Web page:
Top RCMP officer in Nova Scotia retiring ahead of Portapique public hearings
Retirement of Asst. Commissioner Lee Bergerman not expected to affect her ability to testify
The commanding officer of the RCMP in Nova Scotia is retiring in October, shortly before the opening of public proceedings at the Mass Casualty Commission into the Portapique killings.
The commission and the RCMP say they do not expect the retirement to affect Assistant Commissioner Lee Bergerman's ability to testify.
Bergerman is the commanding officer of the RCMP in Nova Scotia and was head of the force last April when a gunman disguised as an RCMP officer moved about Nova Scotia killing 22 people, including a pregnant woman.
The Mass Casualty Commission has begun its work to gather information but the next public hearings will happen between Oct. 26 and Dec. 10 at the Halifax Convention Centre.
Bergerman will retire on Oct. 8. Her retirement was announced on Tuesday morning by internal email to RCMP members in Nova Scotia. Bergerman has served in the RCMP for 35 years, with the last two and a half years as the commanding officer in the province.
"Assistant Commissioner Bergerman's retirement from the RCMP really has no effect on the Mass Casualty Commission itself as it's a completely independent process and independent agency that's doing its own work," said Cpl. Chris Marshall, a spokesperson for the Nova Scotia RCMP.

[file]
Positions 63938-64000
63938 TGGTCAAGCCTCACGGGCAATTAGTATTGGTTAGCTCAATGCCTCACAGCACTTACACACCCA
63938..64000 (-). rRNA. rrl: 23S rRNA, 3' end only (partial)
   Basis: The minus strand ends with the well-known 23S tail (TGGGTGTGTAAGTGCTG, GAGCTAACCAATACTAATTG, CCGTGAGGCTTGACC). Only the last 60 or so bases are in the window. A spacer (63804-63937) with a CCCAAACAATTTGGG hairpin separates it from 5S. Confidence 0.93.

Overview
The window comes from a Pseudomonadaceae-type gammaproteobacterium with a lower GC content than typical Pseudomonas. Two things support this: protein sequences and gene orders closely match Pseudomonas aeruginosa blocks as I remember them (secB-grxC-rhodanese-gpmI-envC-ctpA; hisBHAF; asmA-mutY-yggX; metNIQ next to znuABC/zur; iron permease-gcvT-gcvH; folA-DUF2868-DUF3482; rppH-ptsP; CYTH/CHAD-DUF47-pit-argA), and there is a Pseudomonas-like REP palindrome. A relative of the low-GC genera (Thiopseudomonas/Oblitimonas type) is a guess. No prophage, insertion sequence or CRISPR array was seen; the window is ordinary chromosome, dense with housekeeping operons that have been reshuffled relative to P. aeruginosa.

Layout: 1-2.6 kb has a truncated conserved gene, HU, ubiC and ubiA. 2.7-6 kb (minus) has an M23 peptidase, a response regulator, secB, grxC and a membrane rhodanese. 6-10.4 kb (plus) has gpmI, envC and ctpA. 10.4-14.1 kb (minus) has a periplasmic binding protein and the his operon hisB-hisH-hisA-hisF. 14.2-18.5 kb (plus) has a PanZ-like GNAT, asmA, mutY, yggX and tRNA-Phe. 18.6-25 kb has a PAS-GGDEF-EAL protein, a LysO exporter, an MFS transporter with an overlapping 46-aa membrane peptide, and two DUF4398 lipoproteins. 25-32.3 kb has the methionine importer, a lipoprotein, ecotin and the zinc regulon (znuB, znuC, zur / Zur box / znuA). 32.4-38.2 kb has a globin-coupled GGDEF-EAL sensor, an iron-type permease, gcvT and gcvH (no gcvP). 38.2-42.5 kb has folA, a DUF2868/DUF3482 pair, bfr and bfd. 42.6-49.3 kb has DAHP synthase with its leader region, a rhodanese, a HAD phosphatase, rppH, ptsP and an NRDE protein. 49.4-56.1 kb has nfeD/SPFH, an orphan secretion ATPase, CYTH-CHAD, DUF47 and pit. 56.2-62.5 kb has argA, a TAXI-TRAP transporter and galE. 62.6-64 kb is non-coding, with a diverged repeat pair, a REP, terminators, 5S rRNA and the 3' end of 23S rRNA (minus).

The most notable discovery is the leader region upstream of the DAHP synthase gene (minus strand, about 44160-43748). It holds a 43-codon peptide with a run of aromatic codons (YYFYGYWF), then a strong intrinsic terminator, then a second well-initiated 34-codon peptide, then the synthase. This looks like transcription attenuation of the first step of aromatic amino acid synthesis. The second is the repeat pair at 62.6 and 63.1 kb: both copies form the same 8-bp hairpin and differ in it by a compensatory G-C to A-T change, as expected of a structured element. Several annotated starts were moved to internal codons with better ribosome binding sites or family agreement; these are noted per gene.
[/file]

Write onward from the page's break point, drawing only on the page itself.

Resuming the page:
Marshall said if Bergerman is required to testify that will be treated the same as when any retired officer testifies in court, which is not unusual.
Power to subpoena
On the one-year anniversary of the killings Bergerman issued a statement that read in part, "We understand people have questions and want to know as much as possible about the incidents. Charges related to the investigation are currently before the courts and we are participating fully in the Mass Casualty Commission, which is underway."
In an email, the Mass Casualty Commission counsel Emily Hill wrote the commission is able to subpoena any required witnesses to testify.
"Participation of any individual in the inquiry does not rely on their current employment status, but rather their involvement or knowledge of the events on and leading up to April 18-19, 2020," Hill wrote.
In late June, the Mass Casualty Commission said the pace of its work will increase over the summer as it does more "community outreach" and clarifies its expectations to the people who will participate in the fall proceedings.
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